The truth is that I haven't been reading as much as usual lately. I mean, I am always reading something, but books take more brainpower than magazines and blogs. So I've been letting my pregnancy-addled brain take a rest.
(Except for the book that I just finished, which will get a post all on its own because it deserves it.)
Three things I've read over the past couple of months that are worth noting:
This Is Where I Leave You by Jonathan Tropper.
I read this after it was mentioned by both Shauna Niequist and Nora Z., both reader-friends who I trust. The writing was excellent, the story humorous and somehow relatable even to a female non-Jewish reader. It felt very modern. Irreverant and angsty and funny. Like watching Garden State and Modern Family at the same time. I wonder if these things will feel dated eventually or just "2000's" in a good way?
This Is Where I Leave You was what I wanted The Corrections to be. I read The Corrections when it debuted a decade ago and I didn't connect to that particular dysfunctional family. I was also tainted by Franzen's Oprah debacle, so maybe I should give that one another whirl since I was pretty taken with his recent Freedom.
A notable warning: This Is Where I Leave You is pretty sexual. There are several scenes that had me blushing and looking over my shoulder to make sure no one saw the page. Though I mentioned that to a couple of people who had read it and that didn't stand out to them.
Five Quarters of the Orange by Joanne Harris (author of Chocolat) was one of those books I picked up because it was sitting on the lake house bookshelf. The story is haunting and creepy. Harris is a beautifully poetic writer, but not in an annoying way. There is a definite narrative here. I liked the characters as much as possible, given that they're not meant to be lovable. Then again I've always appreciated difficult people.
This book was the opposite of the one above. It's not modern. I can see that some people might have trouble getting through it if you're not in the mood for an allegory or fairy-tale type of story. It may not seem like it, but I tend to read predictable stuff for my tastes, so every now and again it's good to push myself out of the box. Five Quarters was outside of my regular tastes, and it was nice to read a different style of writing.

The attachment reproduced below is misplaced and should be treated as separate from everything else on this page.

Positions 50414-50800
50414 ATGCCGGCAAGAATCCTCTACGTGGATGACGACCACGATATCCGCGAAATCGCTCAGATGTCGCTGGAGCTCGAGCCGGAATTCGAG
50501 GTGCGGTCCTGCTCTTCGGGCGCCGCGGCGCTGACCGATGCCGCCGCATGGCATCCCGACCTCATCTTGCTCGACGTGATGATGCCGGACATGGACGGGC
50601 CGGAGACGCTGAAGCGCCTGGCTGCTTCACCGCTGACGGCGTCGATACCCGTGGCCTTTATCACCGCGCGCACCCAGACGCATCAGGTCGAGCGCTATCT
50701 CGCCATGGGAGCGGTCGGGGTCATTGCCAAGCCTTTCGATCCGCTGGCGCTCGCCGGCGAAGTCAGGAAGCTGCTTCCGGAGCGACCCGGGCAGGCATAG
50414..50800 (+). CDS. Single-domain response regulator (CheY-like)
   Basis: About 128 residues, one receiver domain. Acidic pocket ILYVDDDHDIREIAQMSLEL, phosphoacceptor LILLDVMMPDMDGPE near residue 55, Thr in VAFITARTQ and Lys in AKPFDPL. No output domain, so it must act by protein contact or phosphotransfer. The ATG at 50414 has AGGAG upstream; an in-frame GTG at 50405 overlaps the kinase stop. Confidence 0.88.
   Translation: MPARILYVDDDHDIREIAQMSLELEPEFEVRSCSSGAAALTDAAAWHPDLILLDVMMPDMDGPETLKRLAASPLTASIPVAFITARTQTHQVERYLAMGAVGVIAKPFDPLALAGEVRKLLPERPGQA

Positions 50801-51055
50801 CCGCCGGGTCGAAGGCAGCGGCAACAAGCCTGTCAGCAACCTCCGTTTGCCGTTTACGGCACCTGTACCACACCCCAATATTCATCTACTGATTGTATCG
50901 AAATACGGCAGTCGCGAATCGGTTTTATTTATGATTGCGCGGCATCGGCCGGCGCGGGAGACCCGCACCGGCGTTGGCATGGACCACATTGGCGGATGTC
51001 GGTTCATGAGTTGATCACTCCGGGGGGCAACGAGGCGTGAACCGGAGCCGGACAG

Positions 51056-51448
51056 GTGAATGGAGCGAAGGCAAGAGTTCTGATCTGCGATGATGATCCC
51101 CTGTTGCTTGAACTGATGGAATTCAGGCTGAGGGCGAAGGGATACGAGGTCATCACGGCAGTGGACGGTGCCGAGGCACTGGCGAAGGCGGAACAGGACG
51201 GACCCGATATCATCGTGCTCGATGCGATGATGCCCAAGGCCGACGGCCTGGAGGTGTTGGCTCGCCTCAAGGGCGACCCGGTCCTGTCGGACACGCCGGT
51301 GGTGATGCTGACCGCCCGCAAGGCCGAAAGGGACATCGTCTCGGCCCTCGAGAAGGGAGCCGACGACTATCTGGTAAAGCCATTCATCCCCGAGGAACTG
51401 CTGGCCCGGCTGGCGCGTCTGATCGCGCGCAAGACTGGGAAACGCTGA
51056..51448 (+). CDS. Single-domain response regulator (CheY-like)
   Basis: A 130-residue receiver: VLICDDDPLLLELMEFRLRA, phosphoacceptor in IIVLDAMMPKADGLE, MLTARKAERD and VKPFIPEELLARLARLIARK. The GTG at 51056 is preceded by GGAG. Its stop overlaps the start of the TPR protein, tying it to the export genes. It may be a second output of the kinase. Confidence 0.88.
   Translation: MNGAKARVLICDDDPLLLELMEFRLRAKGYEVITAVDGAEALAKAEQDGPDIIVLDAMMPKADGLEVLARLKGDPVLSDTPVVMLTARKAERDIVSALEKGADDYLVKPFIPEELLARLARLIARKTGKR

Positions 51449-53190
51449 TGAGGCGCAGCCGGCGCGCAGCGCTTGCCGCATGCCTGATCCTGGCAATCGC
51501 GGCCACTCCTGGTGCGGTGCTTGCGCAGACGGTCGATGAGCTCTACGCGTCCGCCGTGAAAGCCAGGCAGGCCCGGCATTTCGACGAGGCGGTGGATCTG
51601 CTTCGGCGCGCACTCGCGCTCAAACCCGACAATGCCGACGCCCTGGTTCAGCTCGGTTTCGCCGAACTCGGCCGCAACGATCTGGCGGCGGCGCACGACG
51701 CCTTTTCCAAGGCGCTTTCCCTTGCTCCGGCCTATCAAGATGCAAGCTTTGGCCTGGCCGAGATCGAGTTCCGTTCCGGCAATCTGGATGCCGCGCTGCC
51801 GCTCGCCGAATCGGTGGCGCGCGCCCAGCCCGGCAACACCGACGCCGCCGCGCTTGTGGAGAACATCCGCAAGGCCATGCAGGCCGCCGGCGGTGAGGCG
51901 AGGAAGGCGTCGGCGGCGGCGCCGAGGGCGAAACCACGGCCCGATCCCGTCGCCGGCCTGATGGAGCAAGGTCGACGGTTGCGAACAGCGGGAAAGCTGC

The Happiness Project by Gretchen Rubin has been on my radar for several years now, ever since I discovered her blog and marched right up to her and introduced myself at Blogher '10 in New York. I really appreciate what she does on her blog, so I don't know why it took me so long to pick up her book.
For those unfamiliar with the experiment, Rubin took a year to make tweaks in her life to see if they truly made a difference in her level of happiness. There was a different subject each month (health in one, marriage in another) and she relied upon expert, friendly, and traditional advice. What I liked most about the premise is that she wasn't coming from a place of despair. She wasn't trying to become happier because she was sunk in depression or going through a divorce or anything similarly drastic. She has a nice husband, charming children, and a job she loves. It was a fresh take on "I know I should feel happy and content, what is missing here?"
The Happiness Project is a quick and interesting read. I still think about a few of things she learned when they pop up in my day (it takes 6 seconds for a hug to genuinely connect, for example). I understand some of the criticisms of the project - that "happiness" is a western, frivolous idea - but I think that most of us are looking for the little things that make our lives better. Let's not pretend we're not all searching.
I need to get back in the reading groove. I'm happier when I read. But, like exercise (which I don't do), it's easy to get out of the habit when you're feeling lazy or stressed.
What are you reading or what have you read lately that you want to share? We're all ears here!